Forgot your password?
typodupeerror
Power

Qualcomm Announces Next-Gen Snapdragon 808 and 810 SoCs 47

Posted by Unknown Lamer
from the all-the-better-to-melt-your-pocket dept.
MojoKid (1002251) writes "Qualcomm has announced two fundamentally new chips today with updated CPU cores as well as Qualcomm's new Adreno 400-class GPU. The Snapdragon 808 and the Snapdragon 810 have been unveiled with a host of new architectural enhancements. The Snapdragon 810 will be the highest-end solution, with a quad-core ARM Cortex-A57 paired alongside four low-power Cortex-A53 cores.

The Snapdragon 808 will also use a big.Little design, but the core layouts will be asymmetric — two Cortex-A57's paired with four Cortex-A53's. The Cortex-A57 is, by all accounts, an extremely capable processor — which means a pair of them in a dual-core configuration should be more than capable of driving a high-end smartphone. Both SoC's will use a 20nm radio and a 28nm RF transceiver. That's a major step forward for Qualcomm (most RF today is built on 40nm). RF circuits typically lag behind digital logic by at least one process node. Given that RF currently accounts for some 15% of the total area and 30-40% of the PCB, the benefits of moving to a smaller manufacturing process for the RF circuit are significant."
To clarify, the 810 can use a combination of the Cortex-A57 and Cortex-A53 cores so a single task that needs a lot of power won't cause as large of a power jump. All of the chips are 64-bit ARM too.
This discussion has been archived. No new comments can be posted.

Qualcomm Announces Next-Gen Snapdragon 808 and 810 SoCs

Comments Filter:
  • by radarskiy (2874255) on Tuesday April 08, 2014 @01:07AM (#46691173)

    "I know there's a lot of noise because Apple did [64-bit] on their A7. I think they are doing a marketing gimmick. There's zero benefit a consumer gets from that," -Anand Chandrasekher, former Qualcomm CMO

  • Re:SVLTE/SVDO? (Score:4, Informative)

    by rmav (1149097) on Tuesday April 08, 2014 @03:06AM (#46691575)

    So does this finally mean we'll get Simultaneous voice and LTE/SVDO back?

    64-bit ARM and support for simultaneous voice and LTE/SVDO are completely different things.

    The 64-bit ARM cores are application processors (AP). They do not control the modem (that can be part of the SoC together with the AP or an external component): Qualcomm modems have nifty internally developed (and publicly documented) a VLIW CPU called "Hexagon" that offers DSP-like instructions to control the modem. Some modems have two, and another Hexagon is used to process audio and cal also run user provided applications. You can find some information here http://en.wikipedia.org/wiki/Q... [wikipedia.org] and a lot more is linked.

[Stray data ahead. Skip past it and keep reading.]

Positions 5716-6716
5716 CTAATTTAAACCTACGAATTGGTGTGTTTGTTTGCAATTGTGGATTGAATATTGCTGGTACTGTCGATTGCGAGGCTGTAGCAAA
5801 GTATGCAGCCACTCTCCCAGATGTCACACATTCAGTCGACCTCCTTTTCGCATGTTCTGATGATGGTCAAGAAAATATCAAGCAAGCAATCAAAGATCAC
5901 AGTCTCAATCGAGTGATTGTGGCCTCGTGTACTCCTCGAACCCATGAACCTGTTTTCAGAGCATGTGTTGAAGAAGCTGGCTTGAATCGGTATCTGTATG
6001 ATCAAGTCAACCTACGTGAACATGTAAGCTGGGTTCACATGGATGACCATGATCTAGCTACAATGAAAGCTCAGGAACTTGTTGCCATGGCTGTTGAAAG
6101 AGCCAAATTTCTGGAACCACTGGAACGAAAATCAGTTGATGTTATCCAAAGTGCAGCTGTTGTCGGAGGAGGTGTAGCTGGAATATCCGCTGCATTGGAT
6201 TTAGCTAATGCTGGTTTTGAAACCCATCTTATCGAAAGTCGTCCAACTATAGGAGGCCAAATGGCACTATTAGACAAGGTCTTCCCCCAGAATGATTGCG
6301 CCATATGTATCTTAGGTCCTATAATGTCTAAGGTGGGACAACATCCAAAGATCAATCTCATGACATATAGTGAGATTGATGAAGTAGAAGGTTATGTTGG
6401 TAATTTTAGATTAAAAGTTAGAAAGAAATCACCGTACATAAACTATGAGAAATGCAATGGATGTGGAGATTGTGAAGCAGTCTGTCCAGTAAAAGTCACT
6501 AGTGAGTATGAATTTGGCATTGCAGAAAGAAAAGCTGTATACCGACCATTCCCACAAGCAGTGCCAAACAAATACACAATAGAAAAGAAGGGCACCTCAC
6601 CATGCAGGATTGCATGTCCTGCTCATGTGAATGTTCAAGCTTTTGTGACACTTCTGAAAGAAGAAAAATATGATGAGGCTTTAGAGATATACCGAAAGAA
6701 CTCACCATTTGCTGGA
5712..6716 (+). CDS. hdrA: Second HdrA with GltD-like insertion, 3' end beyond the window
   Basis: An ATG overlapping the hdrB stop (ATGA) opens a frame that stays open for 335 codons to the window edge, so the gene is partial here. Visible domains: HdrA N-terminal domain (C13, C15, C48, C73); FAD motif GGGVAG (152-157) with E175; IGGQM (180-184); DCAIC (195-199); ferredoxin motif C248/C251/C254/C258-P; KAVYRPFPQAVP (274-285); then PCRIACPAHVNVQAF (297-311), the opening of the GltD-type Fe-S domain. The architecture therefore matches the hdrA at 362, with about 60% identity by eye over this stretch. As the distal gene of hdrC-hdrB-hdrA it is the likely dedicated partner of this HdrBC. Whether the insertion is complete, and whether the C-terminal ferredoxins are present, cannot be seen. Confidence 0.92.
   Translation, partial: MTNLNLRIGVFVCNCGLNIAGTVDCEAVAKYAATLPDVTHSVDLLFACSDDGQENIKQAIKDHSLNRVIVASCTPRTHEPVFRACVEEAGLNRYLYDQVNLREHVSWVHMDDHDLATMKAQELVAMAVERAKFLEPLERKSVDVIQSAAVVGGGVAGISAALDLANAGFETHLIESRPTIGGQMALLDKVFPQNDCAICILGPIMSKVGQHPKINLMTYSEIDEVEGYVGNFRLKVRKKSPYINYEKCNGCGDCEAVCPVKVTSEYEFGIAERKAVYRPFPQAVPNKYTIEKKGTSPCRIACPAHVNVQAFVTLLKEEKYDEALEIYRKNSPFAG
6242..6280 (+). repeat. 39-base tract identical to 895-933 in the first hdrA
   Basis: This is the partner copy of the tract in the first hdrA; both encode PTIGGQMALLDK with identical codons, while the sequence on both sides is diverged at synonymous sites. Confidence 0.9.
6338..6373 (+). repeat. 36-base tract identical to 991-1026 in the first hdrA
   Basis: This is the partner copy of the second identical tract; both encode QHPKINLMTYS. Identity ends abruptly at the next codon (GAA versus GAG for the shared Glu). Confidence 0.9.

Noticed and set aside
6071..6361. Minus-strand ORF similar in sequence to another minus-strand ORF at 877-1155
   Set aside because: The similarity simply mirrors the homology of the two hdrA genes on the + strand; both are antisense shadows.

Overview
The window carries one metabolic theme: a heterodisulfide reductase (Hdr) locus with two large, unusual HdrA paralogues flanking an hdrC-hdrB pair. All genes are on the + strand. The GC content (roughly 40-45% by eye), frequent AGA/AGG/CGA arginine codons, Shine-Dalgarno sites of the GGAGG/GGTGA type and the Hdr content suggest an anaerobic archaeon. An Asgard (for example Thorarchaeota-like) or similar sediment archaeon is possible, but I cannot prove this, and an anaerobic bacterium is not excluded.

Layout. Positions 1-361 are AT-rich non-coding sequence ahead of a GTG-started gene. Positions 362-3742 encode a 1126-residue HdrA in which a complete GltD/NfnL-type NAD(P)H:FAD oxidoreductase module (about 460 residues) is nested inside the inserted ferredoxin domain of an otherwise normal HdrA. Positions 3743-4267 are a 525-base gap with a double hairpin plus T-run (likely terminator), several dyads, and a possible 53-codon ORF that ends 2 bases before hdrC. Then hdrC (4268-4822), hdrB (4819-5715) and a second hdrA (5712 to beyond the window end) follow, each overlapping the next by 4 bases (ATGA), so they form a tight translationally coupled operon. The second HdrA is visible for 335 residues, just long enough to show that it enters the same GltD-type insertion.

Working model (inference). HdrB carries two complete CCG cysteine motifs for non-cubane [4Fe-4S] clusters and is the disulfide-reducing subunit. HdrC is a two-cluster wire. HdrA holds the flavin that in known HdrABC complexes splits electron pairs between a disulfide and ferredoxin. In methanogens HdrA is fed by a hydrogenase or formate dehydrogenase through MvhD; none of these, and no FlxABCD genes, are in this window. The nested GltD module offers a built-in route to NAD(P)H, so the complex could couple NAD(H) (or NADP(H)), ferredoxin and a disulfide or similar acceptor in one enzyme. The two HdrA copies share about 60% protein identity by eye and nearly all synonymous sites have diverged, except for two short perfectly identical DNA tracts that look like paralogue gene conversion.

And even this has nothing to do with dual radios. They are independent things.

    Roberto

  • by rmav (1149097) on Tuesday April 08, 2014 @03:12AM (#46691601)

    Now that one person is doing it, everyone is going to have to do it. It's going to be difficult selling a 32-bit processor when the guy across the street is selling a 64-bit one.

    There's a lot more reason to go 64 bit than that. The biggest is that it's not going to be long before smartphones and tablets have > 3 GiB RAM. Yeah, there are all sorts of workarounds you can use to access larger amounts of RAM with 32-bit pointers, but it's much nicer to have a flat address space, including plenty of address space for memory-mapped devices. Granted that we're probably a couple of years away from needing 64 bits, but it's coming, fast.

    32-bit ARM already addresses more than 32 bits: recent 32 bit ARM architectures have a 48 bit address space, and several chips support 36 or 40 bits. The problem of individual applications addressing at most 32 bits is minor, at this stage, but sooner or later we will have big graphics editing applications on Tablets, and larger address spaces help.

    The main advantage that Aarch64 has at this very moment is that it offers a more streamlined instruction set (that makes instructions easier to reorder) and more registers. Even just compiling 32 bit code in the new model you can get impressive performance gains.

    Roberto

  • by Anonymous Coward on Tuesday April 08, 2014 @03:38AM (#46691705)

    32-bit ARM already addresses more than 32 bits: recent 32 bit ARM architectures have a 48 bit address space, and several chips support 36 or 40 bits. The problem of individual applications addressing at most 32 bits is minor, at this stage, but sooner or later we will have big graphics editing applications on Tablets, and larger address spaces help.

    It can, but it's not really fun that way. Realistically, using high memory (that is not within the directly mapped part accessible to the kernel) eventually causes headaches. The default configuration on arm32 (and x86-32, for that matter) is to have only 768MB of lowmem, if you go beyond that you get into trouble because a lot of the kernel's data structures (page tables, inodes, socket buffers, ...) have to be in lowmem. You can push that limit to 2 or 3 GB at the expense of limiting user address space, but the higher you go, the sillier it gets. If you have 4GB or more on any architecture, you definitely want a 64 bit CPU.

  • Re:I don't get it. (Score:2, Informative)

    by Anonymous Coward on Tuesday April 08, 2014 @06:38AM (#46692275)

    The idea of the "little" part of BIG.little is that a device can be much more power efficient. While the big cores (Cortex-A57) can do the heavy processing power, for lower CPU requirements the little cores (Cortex-A53) will suffice and the big cores will be off to save power.

    http://www.arm.com/products/processors/technologies/biglittleprocessing.php (It's helpful, but a bit like an advertisement)

Is a person who blows up banks an econoclast?

Working...